18. Return from Exile: Alternative Sciences, Illegitimacy of Nationalism, The Savage Freud (Oxford India Collection)
by Ashis Nandy
Paperback: 584 Pages (2004-01-08)
list price: US$35.00 -- used & new: US$35.40
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Asin: 019566793X
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This volume brings together three significant works of Ashis Nandy - Alternative Sciences, The Illegitimacy of Nationalism, and The Savage Freud. It is essential reading for social and political scientists, and all those interested in the complexities of Indian politics and culture. ... Read more

19. Aliens: The Anthropology of Science Fiction (Alternatives)
Hardcover: 272 Pages (1987-12-19)
list price: US$35.00 -- used & new: US$34.97
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Asin: 0809313758
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20. Science Meets Alternative Medicine: What the Evidence Says About Unconventional Treatments
Paperback: 246 Pages (2000-06-15)
list price: US$21.98 -- used & new: US$51.54
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Asin: 1573928038
Average Customer Review: 4.0 out of 5 stars
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Commercial radio and television, the Internet, and thevast majority of print media have spawned a promotion bonanza forherbal remedies and alternative therapies -- e.g., acupuncture,homeopathy, Ayurvedic medicine, aroma therapy, therapeutic touch, andmany others.These therapies claim to do what scientific,evidence-based medicine sometimes cannot -- provide cures for a widevariety of diseases and physical ailments.How can the averageconsumer find objective, scientific information evaluating theseproducts and treatments?Without reliable data from scientificallyqualified sources, consumers run the risk of wasting their money, orworse, endangering their health.

This authoritative collection of research articles by reputablescientists is dedicated exclusively to the careful scrutiny of theclaims of alternative medicine.Using scientific and rationalcriteria, well-respected scientists and physicians review availableevidence for therapeutic claims, critique published studies, anddiscuss the methods and principles of valid research.Among thetopics covered are the origins of alternative medicine and currenttrends; the theories and therapies of Andrew Weil, naturopathy,therapeutic touch, and colloidal silver treatment; the psychologicaldimensions of belief in unvconventional treatments; and the ethics ofpromoting unproven treatments.

This informative volume is a must for healthcare providers, consumers,and anyone considering alternative therapies. ... Read more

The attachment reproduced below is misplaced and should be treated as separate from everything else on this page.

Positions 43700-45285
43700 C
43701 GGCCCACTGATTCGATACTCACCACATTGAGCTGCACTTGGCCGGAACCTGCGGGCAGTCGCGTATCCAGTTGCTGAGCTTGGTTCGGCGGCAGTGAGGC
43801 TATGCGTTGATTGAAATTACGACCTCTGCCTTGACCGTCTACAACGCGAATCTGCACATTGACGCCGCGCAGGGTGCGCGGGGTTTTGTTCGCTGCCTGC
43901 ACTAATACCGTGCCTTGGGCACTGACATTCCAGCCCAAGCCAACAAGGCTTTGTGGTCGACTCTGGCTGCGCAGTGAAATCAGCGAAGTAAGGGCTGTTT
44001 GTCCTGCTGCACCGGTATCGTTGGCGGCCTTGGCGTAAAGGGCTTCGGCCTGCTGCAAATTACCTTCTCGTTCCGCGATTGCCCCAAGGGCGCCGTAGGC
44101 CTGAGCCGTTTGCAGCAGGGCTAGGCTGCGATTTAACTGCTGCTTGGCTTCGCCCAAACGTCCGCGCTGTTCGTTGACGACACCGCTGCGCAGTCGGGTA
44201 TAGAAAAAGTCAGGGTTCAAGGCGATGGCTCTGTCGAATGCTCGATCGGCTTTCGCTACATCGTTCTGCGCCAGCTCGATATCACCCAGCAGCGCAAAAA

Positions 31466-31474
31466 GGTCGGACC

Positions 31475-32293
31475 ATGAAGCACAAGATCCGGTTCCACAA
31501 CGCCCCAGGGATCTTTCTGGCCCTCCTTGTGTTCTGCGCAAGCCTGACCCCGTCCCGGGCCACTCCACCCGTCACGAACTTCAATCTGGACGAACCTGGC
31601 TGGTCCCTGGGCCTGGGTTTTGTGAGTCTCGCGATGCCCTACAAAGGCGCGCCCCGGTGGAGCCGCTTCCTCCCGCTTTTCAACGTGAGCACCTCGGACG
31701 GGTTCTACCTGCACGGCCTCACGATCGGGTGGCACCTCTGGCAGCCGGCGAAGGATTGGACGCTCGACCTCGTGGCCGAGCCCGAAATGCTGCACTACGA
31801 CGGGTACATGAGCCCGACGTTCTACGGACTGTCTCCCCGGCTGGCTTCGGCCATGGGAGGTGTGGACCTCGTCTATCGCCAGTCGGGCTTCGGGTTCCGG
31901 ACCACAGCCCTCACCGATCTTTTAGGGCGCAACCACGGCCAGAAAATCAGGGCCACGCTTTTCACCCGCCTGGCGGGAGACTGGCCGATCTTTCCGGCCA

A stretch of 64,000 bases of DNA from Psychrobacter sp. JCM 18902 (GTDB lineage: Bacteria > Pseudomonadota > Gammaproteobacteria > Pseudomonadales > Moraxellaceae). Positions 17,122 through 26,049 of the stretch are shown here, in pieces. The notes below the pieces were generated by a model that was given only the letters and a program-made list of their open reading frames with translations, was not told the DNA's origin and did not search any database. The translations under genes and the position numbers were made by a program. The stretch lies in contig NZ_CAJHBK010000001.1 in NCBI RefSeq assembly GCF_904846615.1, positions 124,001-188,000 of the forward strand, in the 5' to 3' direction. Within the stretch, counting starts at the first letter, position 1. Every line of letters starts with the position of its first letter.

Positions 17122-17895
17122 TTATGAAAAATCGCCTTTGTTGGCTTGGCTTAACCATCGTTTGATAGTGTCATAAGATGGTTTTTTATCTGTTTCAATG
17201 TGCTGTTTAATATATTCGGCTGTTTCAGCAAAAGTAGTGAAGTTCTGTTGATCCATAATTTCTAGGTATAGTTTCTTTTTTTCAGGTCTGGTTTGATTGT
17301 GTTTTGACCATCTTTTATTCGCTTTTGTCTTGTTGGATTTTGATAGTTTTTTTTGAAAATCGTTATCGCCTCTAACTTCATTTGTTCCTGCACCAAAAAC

Customer Reviews (3)

5-0 out of 5 stars Used as text in pharmacy college course
I teach a course on Complementary and Alternative Medicine to 4th and 5th year pharmacy students.
There are two assigned texts. One is on alternative medicine and the second is this book.
The book givesthe student a broad range of articles from different authors. It presents it's arguments using a science based route of inquiry. It has made my students think about a subject that most of their future patients believe in.

I will use this book again.

2-0 out of 5 stars Misleading Title
The title should be something like, "I Hate Alternative Medicine: Why You're a Moron if You Disagree with Me." The author goes out of his way to argue against every type of alternative or complementary medicine he can think of with sketchy-at-best "scientific statistics" to back up his claims. I found the book to be an enormous waste of my time, which is sad since I was excited to read what I thought would be some much needed guidance on how to decide which alternative therapies to buy into and which to avoid. It's not that the author is necessarily wrong, it's just that he presents his case in a way that's almost as hysterical and paranoid as the case by alternative practitioners against conventional medicine. I couldn't even get through the whole thing...I made it about 80% of the way through before I gave up because my eyes hurt from rolling them so frequently.

5-0 out of 5 stars "Must" reading alternative medical therapies and trends.
How can consumers find objective, scientific information for evaluatingnew treatments and products? This provides an anthology of researcharticles by scientists, and is devoted to examining the claims ofalternative medicines. From therapies to trends and the psychologicalramifications of belief, this packs in many fine tip for understandingalternative medicine's claims. ... Read more